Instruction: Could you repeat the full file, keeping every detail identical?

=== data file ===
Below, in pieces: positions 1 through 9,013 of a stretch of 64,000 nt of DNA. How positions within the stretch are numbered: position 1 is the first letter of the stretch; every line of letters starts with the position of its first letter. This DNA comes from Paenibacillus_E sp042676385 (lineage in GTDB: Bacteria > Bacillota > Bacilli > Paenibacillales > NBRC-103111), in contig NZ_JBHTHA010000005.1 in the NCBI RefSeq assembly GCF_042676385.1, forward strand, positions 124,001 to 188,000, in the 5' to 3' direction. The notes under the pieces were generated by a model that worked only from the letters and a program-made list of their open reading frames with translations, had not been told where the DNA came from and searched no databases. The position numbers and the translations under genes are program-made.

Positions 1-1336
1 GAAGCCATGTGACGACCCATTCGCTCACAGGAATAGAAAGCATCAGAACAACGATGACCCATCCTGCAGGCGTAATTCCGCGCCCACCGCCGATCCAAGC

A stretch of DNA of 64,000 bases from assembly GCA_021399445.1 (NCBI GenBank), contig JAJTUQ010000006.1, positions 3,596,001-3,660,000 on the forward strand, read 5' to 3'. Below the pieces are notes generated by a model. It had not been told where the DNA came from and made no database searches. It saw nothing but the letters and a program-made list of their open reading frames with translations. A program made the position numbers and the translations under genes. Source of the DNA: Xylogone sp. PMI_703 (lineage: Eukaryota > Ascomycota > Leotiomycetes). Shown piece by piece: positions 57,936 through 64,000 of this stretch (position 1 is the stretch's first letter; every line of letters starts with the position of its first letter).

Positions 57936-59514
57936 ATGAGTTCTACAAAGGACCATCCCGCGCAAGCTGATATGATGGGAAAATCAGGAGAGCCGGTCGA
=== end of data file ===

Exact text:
Below, in pieces: positions 1 through 9,013 of a stretch of 64,000 nt of DNA. How positions within the stretch are numbered: position 1 is the first letter of the stretch; every line of letters starts with the position of its first letter. This DNA comes from Paenibacillus_E sp042676385 (lineage in GTDB: Bacteria > Bacillota > Bacilli > Paenibacillales > NBRC-103111), in contig NZ_JBHTHA010000005.1 in the NCBI RefSeq assembly GCF_042676385.1, forward strand, positions 124,001 to 188,000, in the 5' to 3' direction. The notes under the pieces were generated by a model that worked only from the letters and a program-made list of their open reading frames with translations, had not been told where the DNA came from and searched no databases. The position numbers and the translations under genes are program-made.

Positions 1-1336
1 GAAGCCATGTGACGACCCATTCGCTCACAGGAATAGAAAGCATCAGAACAACGATGACCCATCCTGCAGGCGTAATTCCGCGCCCACCGCCGATCCAAGC

A stretch of DNA of 64,000 bases from assembly GCA_021399445.1 (NCBI GenBank), contig JAJTUQ010000006.1, positions 3,596,001-3,660,000 on the forward strand, read 5' to 3'. Below the pieces are notes generated by a model. It had not been told where the DNA came from and made no database searches. It saw nothing but the letters and a program-made list of their open reading frames with translations. A program made the position numbers and the translations under genes. Source of the DNA: Xylogone sp. PMI_703 (lineage: Eukaryota > Ascomycota > Leotiomycetes). Shown piece by piece: positions 57,936 through 64,000 of this stretch (position 1 is the stretch's first letter; every line of letters starts with the position of its first letter).

Positions 57936-59514
57936 ATGAGTTCTACAAAGGACCATCCCGCGCAAGCTGATATGATGGGAAAATCAGGAGAGCCGGTCGA